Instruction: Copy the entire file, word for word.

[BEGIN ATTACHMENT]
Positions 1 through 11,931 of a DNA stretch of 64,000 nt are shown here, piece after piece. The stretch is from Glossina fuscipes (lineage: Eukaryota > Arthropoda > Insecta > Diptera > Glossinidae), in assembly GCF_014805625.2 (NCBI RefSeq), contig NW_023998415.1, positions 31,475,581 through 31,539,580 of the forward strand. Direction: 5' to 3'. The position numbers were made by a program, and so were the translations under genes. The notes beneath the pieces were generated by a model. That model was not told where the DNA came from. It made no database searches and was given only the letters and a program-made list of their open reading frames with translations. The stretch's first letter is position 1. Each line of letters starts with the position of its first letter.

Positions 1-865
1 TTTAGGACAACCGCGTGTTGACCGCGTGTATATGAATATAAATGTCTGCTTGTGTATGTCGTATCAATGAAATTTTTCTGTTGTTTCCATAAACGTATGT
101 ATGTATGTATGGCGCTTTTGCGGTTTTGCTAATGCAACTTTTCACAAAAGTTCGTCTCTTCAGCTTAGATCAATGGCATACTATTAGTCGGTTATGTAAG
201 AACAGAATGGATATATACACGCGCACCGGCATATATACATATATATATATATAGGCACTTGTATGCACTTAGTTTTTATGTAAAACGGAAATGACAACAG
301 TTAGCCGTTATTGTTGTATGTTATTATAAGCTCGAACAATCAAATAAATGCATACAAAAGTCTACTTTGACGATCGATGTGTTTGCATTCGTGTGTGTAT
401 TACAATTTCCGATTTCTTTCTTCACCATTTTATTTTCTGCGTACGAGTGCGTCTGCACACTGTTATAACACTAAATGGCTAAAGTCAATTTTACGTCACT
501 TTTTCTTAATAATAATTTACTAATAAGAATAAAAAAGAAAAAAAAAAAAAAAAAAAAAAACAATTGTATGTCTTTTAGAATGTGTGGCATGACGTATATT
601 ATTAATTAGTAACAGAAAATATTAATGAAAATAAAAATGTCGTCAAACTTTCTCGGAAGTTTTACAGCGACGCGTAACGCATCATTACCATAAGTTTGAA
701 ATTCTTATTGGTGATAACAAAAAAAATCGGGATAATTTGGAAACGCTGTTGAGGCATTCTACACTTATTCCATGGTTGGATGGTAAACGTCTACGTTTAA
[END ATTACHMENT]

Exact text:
Positions 1 through 11,931 of a DNA stretch of 64,000 nt are shown here, piece after piece. The stretch is from Glossina fuscipes (lineage: Eukaryota > Arthropoda > Insecta > Diptera > Glossinidae), in assembly GCF_014805625.2 (NCBI RefSeq), contig NW_023998415.1, positions 31,475,581 through 31,539,580 of the forward strand. Direction: 5' to 3'. The position numbers were made by a program, and so were the translations under genes. The notes beneath the pieces were generated by a model. That model was not told where the DNA came from. It made no database searches and was given only the letters and a program-made list of their open reading frames with translations. The stretch's first letter is position 1. Each line of letters starts with the position of its first letter.

Positions 1-865
1 TTTAGGACAACCGCGTGTTGACCGCGTGTATATGAATATAAATGTCTGCTTGTGTATGTCGTATCAATGAAATTTTTCTGTTGTTTCCATAAACGTATGT
101 ATGTATGTATGGCGCTTTTGCGGTTTTGCTAATGCAACTTTTCACAAAAGTTCGTCTCTTCAGCTTAGATCAATGGCATACTATTAGTCGGTTATGTAAG
201 AACAGAATGGATATATACACGCGCACCGGCATATATACATATATATATATATAGGCACTTGTATGCACTTAGTTTTTATGTAAAACGGAAATGACAACAG
301 TTAGCCGTTATTGTTGTATGTTATTATAAGCTCGAACAATCAAATAAATGCATACAAAAGTCTACTTTGACGATCGATGTGTTTGCATTCGTGTGTGTAT
401 TACAATTTCCGATTTCTTTCTTCACCATTTTATTTTCTGCGTACGAGTGCGTCTGCACACTGTTATAACACTAAATGGCTAAAGTCAATTTTACGTCACT
501 TTTTCTTAATAATAATTTACTAATAAGAATAAAAAAGAAAAAAAAAAAAAAAAAAAAAAACAATTGTATGTCTTTTAGAATGTGTGGCATGACGTATATT
601 ATTAATTAGTAACAGAAAATATTAATGAAAATAAAAATGTCGTCAAACTTTCTCGGAAGTTTTACAGCGACGCGTAACGCATCATTACCATAAGTTTGAA
701 ATTCTTATTGGTGATAACAAAAAAAATCGGGATAATTTGGAAACGCTGTTGAGGCATTCTACACTTATTCCATGGTTGGATGGTAAACGTCTACGTTTAA